Detroit selected for highly competitive $30M HUD grant to help bring 500 affordable housing units to Corktown area

Detroit selected for highly competitive $30M HUD grant to help bring 500 affordable housing units to Corktown area

  • City’s Corktown for Everyone vision is an integrated neighborhood with people of all incomes and walks of life living side by side
  • Project part of mayor’s commitment to preventing gentrification and displacement as neighborhoods revitalize
  • Clement Kern Gardens to be completely rebuilt; all existing residents will be offered chance to stay and won’t pay higher rents for their new, higher-quality housing units
  • 1st new development expected to begin this year

DETROIT – The U.S. Department of Housing & Urban Development (HUD) has selected Detroit as a winner of its highly competitive and coveted Choice Neighborhoods grant program, which will enable the City to bring more than 500 new units of affordable housing to the rapidly-developing Corktown neighborhood, Mayor Mike Duggan announced today. Detroit, which is among just five cities nationally to be selected, will receive a $30-million HUD grant, the largest amount offered under the Choice program.

The $30-million HUD grant is supported by $1.01 billion in leverage commitments from grant partners, including Ford’s new $740-million mobility campus and other economic development initiatives in Greater Corktown.

The historic Detroit neighborhood, which is seeing escalating rents as a result of new development, is now in line to see more than $200 million invested in 840 new units of housing completed over the next six years, at least 60 percent (504 units) of which will be set aside as deeply affordable housing units to ensure that Detroiters of all income levels can afford to live there:

  • 40% of the new units will serve households earning between 30 and 80 percent AMI; or no more than $50,000 for a two-person household.
  • 20% of the units will serve households making up to 30 percent of area median income (AMI), meaning no more than $19,000 per year for a two-person household.
  • Additionally, 20% of the units will serve households earning 80 to 120 percent AMI, or no more than $76,000 based on a two-person household.
  • Only the remaining 20% of the units would be able to be rented at market rate.

“This is the city we are trying to build, where longtime Detroiters know they won’t be pushed out by development and where residents of all income levels can live side by side in quality housing in any neighborhood in the city,” said Mayor Duggan. “Our Housing and Planning teams put together a fantastic plan, and we are grateful to Secretary Marcia Fudge and the Biden administration for their confidence in the good work we are doing to prevent gentrification and displacement.”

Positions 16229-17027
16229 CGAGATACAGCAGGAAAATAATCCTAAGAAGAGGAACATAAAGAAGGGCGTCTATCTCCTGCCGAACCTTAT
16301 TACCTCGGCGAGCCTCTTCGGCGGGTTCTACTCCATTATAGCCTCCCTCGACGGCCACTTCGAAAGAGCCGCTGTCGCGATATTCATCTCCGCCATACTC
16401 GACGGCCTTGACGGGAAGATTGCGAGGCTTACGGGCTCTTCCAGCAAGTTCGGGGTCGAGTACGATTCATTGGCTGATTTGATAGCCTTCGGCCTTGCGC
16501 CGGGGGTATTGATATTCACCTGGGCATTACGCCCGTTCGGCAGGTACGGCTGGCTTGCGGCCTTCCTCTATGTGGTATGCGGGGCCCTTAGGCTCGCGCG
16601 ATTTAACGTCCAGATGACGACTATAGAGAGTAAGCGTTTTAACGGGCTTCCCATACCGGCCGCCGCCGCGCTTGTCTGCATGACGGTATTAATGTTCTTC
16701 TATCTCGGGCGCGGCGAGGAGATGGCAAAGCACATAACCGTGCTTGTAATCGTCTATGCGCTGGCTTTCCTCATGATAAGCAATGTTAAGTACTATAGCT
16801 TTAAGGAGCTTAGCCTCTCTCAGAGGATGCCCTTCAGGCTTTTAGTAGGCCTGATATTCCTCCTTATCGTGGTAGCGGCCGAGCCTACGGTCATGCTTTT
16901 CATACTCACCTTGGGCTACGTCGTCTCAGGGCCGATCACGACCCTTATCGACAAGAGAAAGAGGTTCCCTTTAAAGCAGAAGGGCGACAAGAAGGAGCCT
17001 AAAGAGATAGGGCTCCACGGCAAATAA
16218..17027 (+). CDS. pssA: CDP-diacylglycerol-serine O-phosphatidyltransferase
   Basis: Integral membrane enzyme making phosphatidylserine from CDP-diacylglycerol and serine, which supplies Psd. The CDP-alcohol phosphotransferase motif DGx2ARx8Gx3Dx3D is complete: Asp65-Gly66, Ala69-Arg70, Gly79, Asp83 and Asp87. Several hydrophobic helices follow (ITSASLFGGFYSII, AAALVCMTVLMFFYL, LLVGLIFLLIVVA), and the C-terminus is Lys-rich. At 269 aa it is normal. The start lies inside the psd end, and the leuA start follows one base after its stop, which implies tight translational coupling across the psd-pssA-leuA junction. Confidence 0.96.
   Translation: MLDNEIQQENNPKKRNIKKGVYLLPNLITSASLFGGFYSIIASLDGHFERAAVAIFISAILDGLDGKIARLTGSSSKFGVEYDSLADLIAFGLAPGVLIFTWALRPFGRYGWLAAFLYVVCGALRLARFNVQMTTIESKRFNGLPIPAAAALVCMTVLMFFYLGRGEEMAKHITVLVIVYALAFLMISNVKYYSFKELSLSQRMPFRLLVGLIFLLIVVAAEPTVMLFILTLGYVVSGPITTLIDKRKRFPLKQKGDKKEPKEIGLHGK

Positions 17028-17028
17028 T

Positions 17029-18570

The Mayor also thanked state housing officials for their support. “MSHDA has been a great partner to Detroit and we are deeply appreciative to Director Gary Heidl and his team for their support during this process.”

The planning area for this initiative is bounded by Martin Luther King Jr. Boulevard to the north, Fort Street to the south, the Fisher Freeway to the west and Lodge Freeway to the east – encompassing both historic Corktown and North Corktown. In addition to new housing, the grant will help the City leverage tens of millions of dollars in infrastructure improvements, better public spaces, more amenities and a community hub with early childhood education and health services for residents.

The plan is focused on three key areas:

Left field of former site of Tiger Stadium: The first phase of development on this 3.7-acre site along the Fisher Service Drive and Cochrane Street will see a new, $29-million 120-unit development being erected that will feature 48 units of affordable housing ranging from 30 to 80 percent area median income (AMI). The project, developed by ACD, was selected last year for Low Income Housing Tax Credit (LIHTC) funding. Work is to begin this summer.

Clement Kern Gardens: This 7-acre site currently features 87 townhome-style units of affordable housing built in 1985. When it was built, the site was isolated, with berms and a fence around it, and streets were cut off. Under the plan, the structures would be razed and rebuilt in phases beginning no sooner than 2023. All current residents would have the option to stay in the rebuilt Clement Kern Gardens or be given priority to move into another Corktown property. Most important, existing residents, no matter their income, will see their current rents continued to be based on their income, and their housing needs and status will be prioritized throughout the project. The site also would see the street grid restored to help reconnect the community with the neighborhood, and mixed-income housing would be added to create a more integrated community. Clement Kern is owned by American Community Developers (ACD).